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Meyer, Florian (Vienna University of Technology) "Navigation and Tracking in Networks: Distributed Algorithms for Cooperative Estimation and Information-Seeking Control" (2015), Advisor: Hlawatsch, Franz.
Navigating unmanned autonomous vehicles (UAVs) and tracking objects are key prerequisites for an effective and safe operation of UAVs in real-world scenarios. To be able to perform complicated tasks autonomously, UAVs are often organized in networked teams. Due to the decentralized structure of the network, the potentially high mobility of the UAVs, and the high accuracy and robustness required for a fully autonomous operation, navigation and tracking in such mobile agent networks are difficult tasks. In large agent networks, centralized algorithms for solving these tasks are impractical since they are typically not scalable and not robust to agent failure. Therefore, to leverage the full potential of agent networks, there is a need for efficient distributed (decentralized) algorithms for navigation and tracking. This thesis presents the following contributions to the art of distributed navigation and tracking.
A powerful technique for cooperative navigation in agent networks is nonparametric belief propagation (NBP) message passing. NBP-based cooperative navigation is highly accurate and fully distributed, but it suffers from a high computational complexity and significant communication requirements. In this thesis, we propose a dimension-augmented reformulation of belief propagation (BP) message passing. This reformulation allows the application of an arbitrary technique for sequential Bayesian estimation (e.g., extended Kalman filter, sigma point filter, cubature Kalman filter, or belief condensation filter) to BP message passing. We use dimension-augmented BP to derive a new improved NBP algorithm. This algorithm differs from the conventional NBP algorithm in that it employs an efficient scheme for particle-based message multiplication whose complexity scales only linearly (rather than quadratically) with the number of particles. In addition, we use dimension-augmented BP to develop the sigma point BP (SPBP) message passing scheme for cooperative navigation. SPBP is a new low-complexity approximation of BP that extends the sigma point filter (aka unscented Kalman filter) to cooperative estimation problems. SPBP is characterized by very low communication requirements, since only a mean vector and a covariance matrix are communicated between neighboring agents. Our simulation results show that for cooperative navigation, SPBP can outperform conventional NBP while requiring significantly less computation and communication.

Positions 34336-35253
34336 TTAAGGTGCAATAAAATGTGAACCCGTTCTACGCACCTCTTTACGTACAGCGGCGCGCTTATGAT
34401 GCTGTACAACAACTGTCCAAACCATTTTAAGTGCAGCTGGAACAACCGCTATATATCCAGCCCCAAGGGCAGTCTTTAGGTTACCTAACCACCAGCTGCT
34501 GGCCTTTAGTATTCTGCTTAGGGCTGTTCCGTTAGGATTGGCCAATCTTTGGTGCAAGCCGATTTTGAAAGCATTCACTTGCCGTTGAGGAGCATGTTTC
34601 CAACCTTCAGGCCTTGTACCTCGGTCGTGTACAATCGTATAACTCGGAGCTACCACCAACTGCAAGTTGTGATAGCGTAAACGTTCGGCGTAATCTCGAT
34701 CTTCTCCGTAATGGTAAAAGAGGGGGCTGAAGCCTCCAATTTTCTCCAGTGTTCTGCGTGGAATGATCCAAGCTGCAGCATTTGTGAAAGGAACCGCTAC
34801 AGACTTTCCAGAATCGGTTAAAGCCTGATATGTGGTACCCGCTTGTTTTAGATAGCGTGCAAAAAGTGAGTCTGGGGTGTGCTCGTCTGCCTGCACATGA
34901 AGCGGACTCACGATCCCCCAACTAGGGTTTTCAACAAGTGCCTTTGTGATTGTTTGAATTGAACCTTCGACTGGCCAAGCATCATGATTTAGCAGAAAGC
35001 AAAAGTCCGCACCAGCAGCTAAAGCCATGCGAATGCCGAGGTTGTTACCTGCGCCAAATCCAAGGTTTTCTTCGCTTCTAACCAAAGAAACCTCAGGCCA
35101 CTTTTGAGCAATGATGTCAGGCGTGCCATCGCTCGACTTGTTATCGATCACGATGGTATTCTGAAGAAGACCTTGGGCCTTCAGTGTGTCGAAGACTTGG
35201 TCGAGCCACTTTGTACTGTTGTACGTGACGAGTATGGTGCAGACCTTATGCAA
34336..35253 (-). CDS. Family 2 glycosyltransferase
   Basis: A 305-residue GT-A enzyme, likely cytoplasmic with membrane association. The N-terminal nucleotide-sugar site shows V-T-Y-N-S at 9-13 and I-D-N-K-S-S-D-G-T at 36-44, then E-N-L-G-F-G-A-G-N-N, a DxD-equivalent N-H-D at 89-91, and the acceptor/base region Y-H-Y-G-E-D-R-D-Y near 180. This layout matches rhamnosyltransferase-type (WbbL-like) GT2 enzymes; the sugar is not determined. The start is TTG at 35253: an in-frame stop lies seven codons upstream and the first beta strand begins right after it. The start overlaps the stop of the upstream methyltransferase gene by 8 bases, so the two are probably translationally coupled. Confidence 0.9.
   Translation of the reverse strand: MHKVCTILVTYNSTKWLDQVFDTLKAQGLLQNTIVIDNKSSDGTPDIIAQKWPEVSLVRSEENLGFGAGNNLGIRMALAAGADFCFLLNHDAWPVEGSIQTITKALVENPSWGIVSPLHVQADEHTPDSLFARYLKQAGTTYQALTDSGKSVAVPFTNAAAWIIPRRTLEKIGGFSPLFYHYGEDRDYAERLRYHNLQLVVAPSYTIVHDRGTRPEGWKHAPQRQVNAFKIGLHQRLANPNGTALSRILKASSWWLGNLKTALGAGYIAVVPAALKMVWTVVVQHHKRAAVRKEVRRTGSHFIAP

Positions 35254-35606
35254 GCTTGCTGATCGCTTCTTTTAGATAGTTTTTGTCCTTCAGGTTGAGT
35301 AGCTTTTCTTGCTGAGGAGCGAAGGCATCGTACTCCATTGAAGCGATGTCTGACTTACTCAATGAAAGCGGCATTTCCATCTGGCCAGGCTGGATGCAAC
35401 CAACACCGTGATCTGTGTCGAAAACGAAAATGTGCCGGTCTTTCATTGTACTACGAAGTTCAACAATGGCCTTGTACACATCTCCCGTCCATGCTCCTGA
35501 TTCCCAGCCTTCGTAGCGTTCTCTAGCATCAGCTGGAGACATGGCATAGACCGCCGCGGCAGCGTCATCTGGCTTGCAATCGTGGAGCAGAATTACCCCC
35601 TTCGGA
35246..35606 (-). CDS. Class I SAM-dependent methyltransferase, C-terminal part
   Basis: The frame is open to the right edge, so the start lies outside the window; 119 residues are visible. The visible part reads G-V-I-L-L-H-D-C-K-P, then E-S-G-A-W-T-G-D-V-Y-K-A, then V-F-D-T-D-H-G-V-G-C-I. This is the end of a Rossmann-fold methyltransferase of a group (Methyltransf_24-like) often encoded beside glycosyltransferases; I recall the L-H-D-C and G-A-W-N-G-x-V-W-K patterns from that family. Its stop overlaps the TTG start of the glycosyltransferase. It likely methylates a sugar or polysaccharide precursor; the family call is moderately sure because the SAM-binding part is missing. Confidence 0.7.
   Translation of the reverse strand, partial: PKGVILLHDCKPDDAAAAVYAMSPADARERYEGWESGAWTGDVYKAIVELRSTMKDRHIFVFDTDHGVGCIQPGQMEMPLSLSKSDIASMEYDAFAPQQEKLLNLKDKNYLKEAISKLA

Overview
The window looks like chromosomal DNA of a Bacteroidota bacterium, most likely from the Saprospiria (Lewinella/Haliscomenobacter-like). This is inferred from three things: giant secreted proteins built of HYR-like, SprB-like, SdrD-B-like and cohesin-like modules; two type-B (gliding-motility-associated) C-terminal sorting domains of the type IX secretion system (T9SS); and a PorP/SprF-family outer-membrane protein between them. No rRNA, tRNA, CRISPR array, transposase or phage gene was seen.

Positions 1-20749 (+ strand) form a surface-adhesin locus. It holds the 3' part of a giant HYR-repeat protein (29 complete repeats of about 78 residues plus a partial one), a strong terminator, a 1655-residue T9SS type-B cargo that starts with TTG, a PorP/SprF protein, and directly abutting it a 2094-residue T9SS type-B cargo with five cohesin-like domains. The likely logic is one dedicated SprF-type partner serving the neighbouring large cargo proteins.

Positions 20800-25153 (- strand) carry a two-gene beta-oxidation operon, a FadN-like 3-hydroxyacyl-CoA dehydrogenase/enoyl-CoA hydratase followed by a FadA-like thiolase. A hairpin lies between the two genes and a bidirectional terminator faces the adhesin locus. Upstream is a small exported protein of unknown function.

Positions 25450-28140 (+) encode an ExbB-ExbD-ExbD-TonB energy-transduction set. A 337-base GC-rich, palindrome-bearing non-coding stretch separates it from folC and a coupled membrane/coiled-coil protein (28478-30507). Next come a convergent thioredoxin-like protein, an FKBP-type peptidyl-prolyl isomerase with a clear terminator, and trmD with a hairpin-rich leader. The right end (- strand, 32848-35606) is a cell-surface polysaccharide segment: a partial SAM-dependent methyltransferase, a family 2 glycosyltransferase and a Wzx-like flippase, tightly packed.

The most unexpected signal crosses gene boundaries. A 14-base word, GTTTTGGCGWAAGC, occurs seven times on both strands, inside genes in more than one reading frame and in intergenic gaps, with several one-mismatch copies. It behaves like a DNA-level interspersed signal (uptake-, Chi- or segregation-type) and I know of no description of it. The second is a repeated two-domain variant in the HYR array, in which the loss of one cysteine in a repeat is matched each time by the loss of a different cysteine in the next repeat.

As a second contribution, we extend BP-based cooperative navigation to the case where some agents in the network are noncooperative in that they do not communicate and perform computations. For this problem of cooperative simultaneous navigation and tracking (CoSNAT), we develop a particle-based BP message passing algorithm. This algorithm is, to the best of the author’s knowledge, the first method for CoSNAT in a fully dynamic setting. A key feature of the proposed CoSNAT algorithm is a bidirectional probabilistic information transfer between the navigation and tracking stages, which allows uncertainties in one stage to be taken into account by the other stage and thereby improves the performance of both stages. The algorithm is fully distributed, i.e., communication is only performed between neighboring agents in the network and no complicated communication protocol is required. Simulation results demonstrate significant improvements in navigation and tracking performance compared to separate cooperative navigation and distributed tracking.
Finally, we present a distributed information-seeking control scheme that aims to move the agents in such a way that their measurements are maximally informative about the parameters (states) to be estimated. For information-seeking control, we define a global (holistic) objective function as the negative joint posterior entropy of all states in the network at the next time step conditioned on all measurements at the next time step. This objective function is optimized jointly by all agents via a gradient ascent. This optimization reduces to the evaluation of local gradients at each agent, which is performed by using Monte Carlo integration. The local gradients are based on particle representations of marginal posterior distributions provided by the estimation stage and a distributed calculation of the joint (networkwide) likelihood function. Simulation results demonstrate intelligent behavior of the agents and excellent estimation performance for cooperative navigation and for CoSNAT. In a cooperative navigation scenario with only one anchor present, mobile agents can localize themselves after a short time with an accuracy that is higher than the accuracy of the performed distance measurements.
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